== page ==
The paper “Enhanced Oxidation of Nanoparticles through Strain-Mediated Ionic Transport” by Andrew Pratt, Leonardo Lari, Ondrej Hovorka, Amish

More information on the University of York’s Department of Physics is

More information on the World Universities Network (WUN) at:

More information on the Engineering and Physical Sciences Research

Related News Press

News and information

Nanotech could rid cattle of ticks, with less collateral damage September 1st, 2015

Scientists 'squeeze' light one particle at a time: A team of scientists have measured a bizarre effect in quantum physics, in which individual particles of light are said to have been 'squeezed' -- an achievement which at least one textbook had written off as hopeless September 1st, 2015

Using ultrathin sheets to discover new class of wrapped shapes: UMass Amherst materials researchers describe a new regime of wrapped shapes August 31st, 2015

New material science research may advance tech tools August 31st, 2015

Imaging

Nanolab Technologies LEAPS Forward with High-Performance Analysis Services to the World: Nanolab Orders Advanced Local Electrode Atom Probe (LEAP®) Microscope from CAMECA Unit of AMETEK Materials Analysis Division August 27th, 2015

50 Years of Scanning Electron Microscopy from ZEISS: ZEISS celebrates the birth of the first commercial scanning electron microscope in 1965 August 26th, 2015

Announcing Oxford Instruments and School of Physics signing a Memorandum of Understanding August 26th, 2015

Kwansei Gakuin University in Hyogo, Japan, uses Raman microscopy to study crystallographic defects in silicon carbide wafers August 25th, 2015

Govt.-Legislation/Regulation/Funding/Policy

An engineered surface unsticks sticky water droplets August 31st, 2015

New material science research may advance tech tools August 31st, 2015

Artificial leaf harnesses sunlight for efficient fuel production August 30th, 2015

Researchers use DNA 'clews' to shuttle CRISPR-Cas9 gene-editing tool into cells August 30th, 2015

Discoveries

Scientists 'squeeze' light one particle at a time: A team of scientists have measured a bizarre effect in quantum physics, in which individual particles of light are said to have been 'squeezed' -- an achievement which at least one textbook had written off as hopeless September 1st, 2015

Using ultrathin sheets to discover new class of wrapped shapes: UMass Amherst materials researchers describe a new regime of wrapped shapes August 31st, 2015

An engineered surface unsticks sticky water droplets August 31st, 2015

New material science research may advance tech tools August 31st, 2015

Announcements

Nanotech could rid cattle of ticks, with less collateral damage September 1st, 2015

Scientists 'squeeze' light one particle at a time: A team of scientists have measured a bizarre effect in quantum physics, in which individual particles of light are said to have been 'squeezed' -- an achievement which at least one textbook had written off as hopeless September 1st, 2015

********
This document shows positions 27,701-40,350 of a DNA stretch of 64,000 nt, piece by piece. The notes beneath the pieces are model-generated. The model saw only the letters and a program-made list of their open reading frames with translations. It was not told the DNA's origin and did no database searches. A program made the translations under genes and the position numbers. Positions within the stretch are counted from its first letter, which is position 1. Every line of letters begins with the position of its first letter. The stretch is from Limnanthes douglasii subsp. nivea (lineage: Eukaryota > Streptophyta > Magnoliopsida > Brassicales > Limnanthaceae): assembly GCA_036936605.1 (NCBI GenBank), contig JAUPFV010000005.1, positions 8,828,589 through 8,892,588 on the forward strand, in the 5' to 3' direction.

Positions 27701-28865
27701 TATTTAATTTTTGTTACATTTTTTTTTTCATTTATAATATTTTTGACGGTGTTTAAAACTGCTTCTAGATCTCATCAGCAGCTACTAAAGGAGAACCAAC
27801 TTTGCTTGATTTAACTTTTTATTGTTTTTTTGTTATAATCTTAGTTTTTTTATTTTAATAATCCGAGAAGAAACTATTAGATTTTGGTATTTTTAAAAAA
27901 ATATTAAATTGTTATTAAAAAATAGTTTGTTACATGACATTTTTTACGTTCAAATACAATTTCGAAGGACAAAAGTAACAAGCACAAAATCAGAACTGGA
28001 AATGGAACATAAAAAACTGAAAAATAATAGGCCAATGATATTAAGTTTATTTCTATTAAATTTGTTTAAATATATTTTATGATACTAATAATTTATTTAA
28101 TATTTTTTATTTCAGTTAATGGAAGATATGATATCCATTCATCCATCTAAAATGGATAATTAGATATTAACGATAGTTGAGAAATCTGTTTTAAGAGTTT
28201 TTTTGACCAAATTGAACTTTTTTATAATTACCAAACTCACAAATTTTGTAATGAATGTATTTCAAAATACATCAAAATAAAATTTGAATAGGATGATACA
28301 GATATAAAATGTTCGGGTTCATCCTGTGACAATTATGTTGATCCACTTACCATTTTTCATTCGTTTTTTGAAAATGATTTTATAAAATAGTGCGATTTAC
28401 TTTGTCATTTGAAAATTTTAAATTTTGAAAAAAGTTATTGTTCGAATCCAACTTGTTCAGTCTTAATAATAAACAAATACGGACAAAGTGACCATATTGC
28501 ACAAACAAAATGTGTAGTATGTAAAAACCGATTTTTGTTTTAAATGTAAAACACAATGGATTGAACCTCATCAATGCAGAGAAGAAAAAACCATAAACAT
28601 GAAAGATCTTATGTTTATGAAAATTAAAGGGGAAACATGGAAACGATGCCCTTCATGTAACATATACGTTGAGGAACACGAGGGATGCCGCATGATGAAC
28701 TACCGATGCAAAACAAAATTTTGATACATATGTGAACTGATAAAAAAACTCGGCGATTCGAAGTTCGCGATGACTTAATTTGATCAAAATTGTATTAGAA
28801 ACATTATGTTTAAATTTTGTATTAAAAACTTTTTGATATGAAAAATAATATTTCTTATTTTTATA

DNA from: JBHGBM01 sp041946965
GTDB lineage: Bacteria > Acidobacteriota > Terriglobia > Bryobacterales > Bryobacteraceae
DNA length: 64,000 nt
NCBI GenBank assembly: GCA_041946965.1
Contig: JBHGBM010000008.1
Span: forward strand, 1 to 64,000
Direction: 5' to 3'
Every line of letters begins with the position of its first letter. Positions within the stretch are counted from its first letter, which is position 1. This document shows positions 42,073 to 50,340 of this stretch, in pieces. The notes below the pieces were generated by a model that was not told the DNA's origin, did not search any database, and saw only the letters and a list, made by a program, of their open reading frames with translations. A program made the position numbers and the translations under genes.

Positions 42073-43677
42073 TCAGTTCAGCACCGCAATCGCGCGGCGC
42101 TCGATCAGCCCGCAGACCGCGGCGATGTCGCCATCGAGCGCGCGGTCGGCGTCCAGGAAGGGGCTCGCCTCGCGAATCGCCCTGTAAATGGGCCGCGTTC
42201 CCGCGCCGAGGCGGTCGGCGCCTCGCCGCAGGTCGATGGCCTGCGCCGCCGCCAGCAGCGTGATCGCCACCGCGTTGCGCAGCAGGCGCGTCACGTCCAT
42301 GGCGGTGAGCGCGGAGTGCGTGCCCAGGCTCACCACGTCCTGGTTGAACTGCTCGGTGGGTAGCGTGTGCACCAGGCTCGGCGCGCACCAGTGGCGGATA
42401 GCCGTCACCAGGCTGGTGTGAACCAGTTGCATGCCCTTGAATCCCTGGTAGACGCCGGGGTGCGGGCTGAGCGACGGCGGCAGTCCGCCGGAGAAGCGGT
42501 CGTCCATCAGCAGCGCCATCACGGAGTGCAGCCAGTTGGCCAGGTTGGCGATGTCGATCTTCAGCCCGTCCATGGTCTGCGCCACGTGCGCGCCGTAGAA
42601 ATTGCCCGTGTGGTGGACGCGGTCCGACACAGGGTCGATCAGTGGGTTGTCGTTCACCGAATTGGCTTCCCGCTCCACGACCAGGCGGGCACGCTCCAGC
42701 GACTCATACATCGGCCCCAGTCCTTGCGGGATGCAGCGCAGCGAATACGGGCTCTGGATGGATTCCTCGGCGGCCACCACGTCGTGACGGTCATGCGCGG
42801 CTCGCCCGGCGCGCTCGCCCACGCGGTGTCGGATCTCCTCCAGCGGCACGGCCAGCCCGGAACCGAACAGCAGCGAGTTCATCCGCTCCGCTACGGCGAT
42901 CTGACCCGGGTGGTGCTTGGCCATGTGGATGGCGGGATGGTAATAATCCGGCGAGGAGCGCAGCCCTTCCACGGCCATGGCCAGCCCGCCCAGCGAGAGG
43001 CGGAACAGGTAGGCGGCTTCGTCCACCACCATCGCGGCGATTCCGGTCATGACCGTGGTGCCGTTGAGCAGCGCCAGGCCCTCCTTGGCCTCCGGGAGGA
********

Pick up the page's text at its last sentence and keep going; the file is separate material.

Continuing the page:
An engineered surface unsticks sticky water droplets August 31st, 2015

New material science research may advance tech tools August 31st, 2015

Interviews/Book Reviews/Essays/Reports/Podcasts/Journals/White papers

Nanotech could rid cattle of ticks, with less collateral damage September 1st, 2015

Scientists 'squeeze' light one particle at a time: A team of scientists have measured a bizarre effect in quantum physics, in which individual particles of light are said to have been 'squeezed' -- an achievement which at least one textbook had written off as hopeless September 1st, 2015

An engineered surface unsticks sticky water droplets August 31st, 2015

New material science research may advance tech tools August 31st, 2015

Environment

Successful boron-doping of graphene nanoribbon August 27th, 2015

Iranian Scientists Utilize Nanomembranes to Purify Wastewater of Olive Oil Plants August 20th, 2015

'Diamonds from the sky' approach turns CO2 into valuable products August 19th, 2015

Sonocatalysts Able to Purify Organic Pollutants of Wastewater August 19th, 2015

Safety-Nanoparticles/Risk management

Warning to DIY enthusiasts & construction workers as dangerous dust emissions August 19th, 2015

Bionic liver micro-organs explain off-target toxicity of acetaminophen (Tylenol): Israeli-German partnership aims to replace animal experiments with advanced liver-on-chip devices August 17th, 2015

Sediment dwelling creatures at risk from nanoparticles in common household products August 13th, 2015

Proving nanoparticles in sunscreen products August 4th, 2015

Grants/Awards/Scholarships/Gifts/Contests/Honors/Records

Seeing quantum motion August 30th, 2015

Artificial leaf harnesses sunlight for efficient fuel production August 30th, 2015

50 Years of Scanning Electron Microscopy from ZEISS: ZEISS celebrates the birth of the first commercial scanning electron microscope in 1965 August 26th, 2015

How UEA research could help build computers from DNA August 19th, 2015

NanoNews-Digest
The latest news from around the world, FREE



  Premium Products
NanoNews-Custom
Only the news you want to read!
 Learn More
NanoTech-Transfer
University Technology Transfer & Patents
 Learn More
NanoStrategies
Full-service, expert consulting
 Learn More











ASP
Nanotechnology Now Featured Books




NNN

The Hunger Project







Car Brands
Buy website traffic